Abstract: The morphodynamic system in alluvial, coastal plain estuaries is complex and characterized by various timescales and spatial scales. The current research aims to investigate the interaction between these different scales as well as the estuarine morphodynamic evolution. Use is made of a process-based, numerical model describing 2-D shallow water equations and a straightforward formulation of the sediment transport and the bed level update. This was done for an embayment with a length of 80 km on a timescale of 3200 years, with and without bank erosion effects. Special emphasis is put on analyzing the results in terms of energy dissipation. Model results show that the basins under consideration evolve toward a state of less morphodynamic activity, which is reflected by (among others) relatively stable morphologic patterns and decreasing deepening and widening of the basins. Closer analysis of the tidal wave shows standing wave behavior with resonant characteristics. Under these conditions, results suggest that the basins aim for a balance between the effect of storage and the effect of fluctuating water level on wave celerity with a negligible effect of friction. Evaluating the model results in terms of energy dissipation reflects the major processes and their timescales (pattern formation, widening, and deepening). On the longer term the basin-wide energy dissipation decreases at a decreasingly lower rate and becomes more uniformly distributed along the basin. Analysis by an entropy-based approach suggests that the forced geometry of the configurations prevents the basins from evolving toward a most probable state.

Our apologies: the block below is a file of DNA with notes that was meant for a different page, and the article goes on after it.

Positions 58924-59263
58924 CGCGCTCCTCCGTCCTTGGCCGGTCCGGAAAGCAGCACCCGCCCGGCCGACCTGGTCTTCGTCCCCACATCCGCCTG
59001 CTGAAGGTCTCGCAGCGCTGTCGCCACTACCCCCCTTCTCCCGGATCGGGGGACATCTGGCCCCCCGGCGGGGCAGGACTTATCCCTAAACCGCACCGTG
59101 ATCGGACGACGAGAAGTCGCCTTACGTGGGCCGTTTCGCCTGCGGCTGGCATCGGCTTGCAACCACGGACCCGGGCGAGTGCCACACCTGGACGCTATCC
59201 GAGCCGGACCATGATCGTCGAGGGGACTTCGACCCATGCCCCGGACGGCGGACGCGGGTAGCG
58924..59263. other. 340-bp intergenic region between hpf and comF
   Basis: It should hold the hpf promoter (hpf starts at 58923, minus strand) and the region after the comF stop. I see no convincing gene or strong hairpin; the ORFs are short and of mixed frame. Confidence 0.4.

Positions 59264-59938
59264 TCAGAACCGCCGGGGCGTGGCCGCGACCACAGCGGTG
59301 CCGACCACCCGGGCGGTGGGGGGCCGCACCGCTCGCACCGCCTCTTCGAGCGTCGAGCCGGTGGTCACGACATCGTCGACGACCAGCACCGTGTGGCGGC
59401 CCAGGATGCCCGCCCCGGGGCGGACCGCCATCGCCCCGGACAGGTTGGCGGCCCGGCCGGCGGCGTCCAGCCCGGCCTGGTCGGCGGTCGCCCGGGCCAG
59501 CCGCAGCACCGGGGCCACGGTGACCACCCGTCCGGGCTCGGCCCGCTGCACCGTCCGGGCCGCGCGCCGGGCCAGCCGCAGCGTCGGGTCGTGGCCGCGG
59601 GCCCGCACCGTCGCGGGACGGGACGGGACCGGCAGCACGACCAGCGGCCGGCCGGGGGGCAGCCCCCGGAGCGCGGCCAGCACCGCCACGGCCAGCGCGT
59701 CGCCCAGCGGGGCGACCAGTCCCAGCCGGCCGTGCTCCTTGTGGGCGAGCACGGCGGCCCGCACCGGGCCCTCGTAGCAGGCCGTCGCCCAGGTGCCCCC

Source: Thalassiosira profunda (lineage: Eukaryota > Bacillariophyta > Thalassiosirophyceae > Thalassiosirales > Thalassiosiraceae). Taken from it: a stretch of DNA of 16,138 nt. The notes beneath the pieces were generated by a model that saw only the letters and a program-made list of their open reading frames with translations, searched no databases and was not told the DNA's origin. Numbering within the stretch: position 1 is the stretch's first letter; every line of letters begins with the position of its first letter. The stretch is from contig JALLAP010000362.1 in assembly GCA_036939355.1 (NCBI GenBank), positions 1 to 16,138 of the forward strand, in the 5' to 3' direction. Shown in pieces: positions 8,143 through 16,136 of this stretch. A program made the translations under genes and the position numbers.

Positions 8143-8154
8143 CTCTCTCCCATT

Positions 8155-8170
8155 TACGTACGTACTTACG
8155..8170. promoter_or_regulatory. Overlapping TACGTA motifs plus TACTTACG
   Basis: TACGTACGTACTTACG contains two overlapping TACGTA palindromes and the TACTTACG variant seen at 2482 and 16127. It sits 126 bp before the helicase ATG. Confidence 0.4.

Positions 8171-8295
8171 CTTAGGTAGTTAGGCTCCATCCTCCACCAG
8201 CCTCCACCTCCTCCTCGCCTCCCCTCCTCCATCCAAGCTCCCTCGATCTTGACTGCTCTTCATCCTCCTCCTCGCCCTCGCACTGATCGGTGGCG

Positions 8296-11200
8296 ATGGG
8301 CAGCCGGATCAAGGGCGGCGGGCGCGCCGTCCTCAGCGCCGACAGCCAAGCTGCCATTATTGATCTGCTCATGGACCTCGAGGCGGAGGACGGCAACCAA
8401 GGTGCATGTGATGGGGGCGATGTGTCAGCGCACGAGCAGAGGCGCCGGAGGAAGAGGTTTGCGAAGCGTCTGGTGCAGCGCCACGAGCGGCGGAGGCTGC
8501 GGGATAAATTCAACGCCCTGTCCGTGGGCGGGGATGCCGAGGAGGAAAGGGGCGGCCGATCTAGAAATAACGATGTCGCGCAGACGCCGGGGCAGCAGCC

126 citations

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Additional excerpts

  • ...The evolution equation for C reads (Van Rijn, 1993) Ct þ ðuC mCxÞx þ ðvC mCyÞy ¼ S aðu2 þ v2Þ gC; ð4Þ where m denotes the horizontal coefficient for sediment diffusion and S the difference between erosion and sedimentation at the top of the active layer....

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Additional excerpts

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TL;DR: In this paper, the effects of space discretization on wave propagation are investigated and a detailed treatment of boundary conditions is given. But the results are limited to three-dimensional shallow-water flows.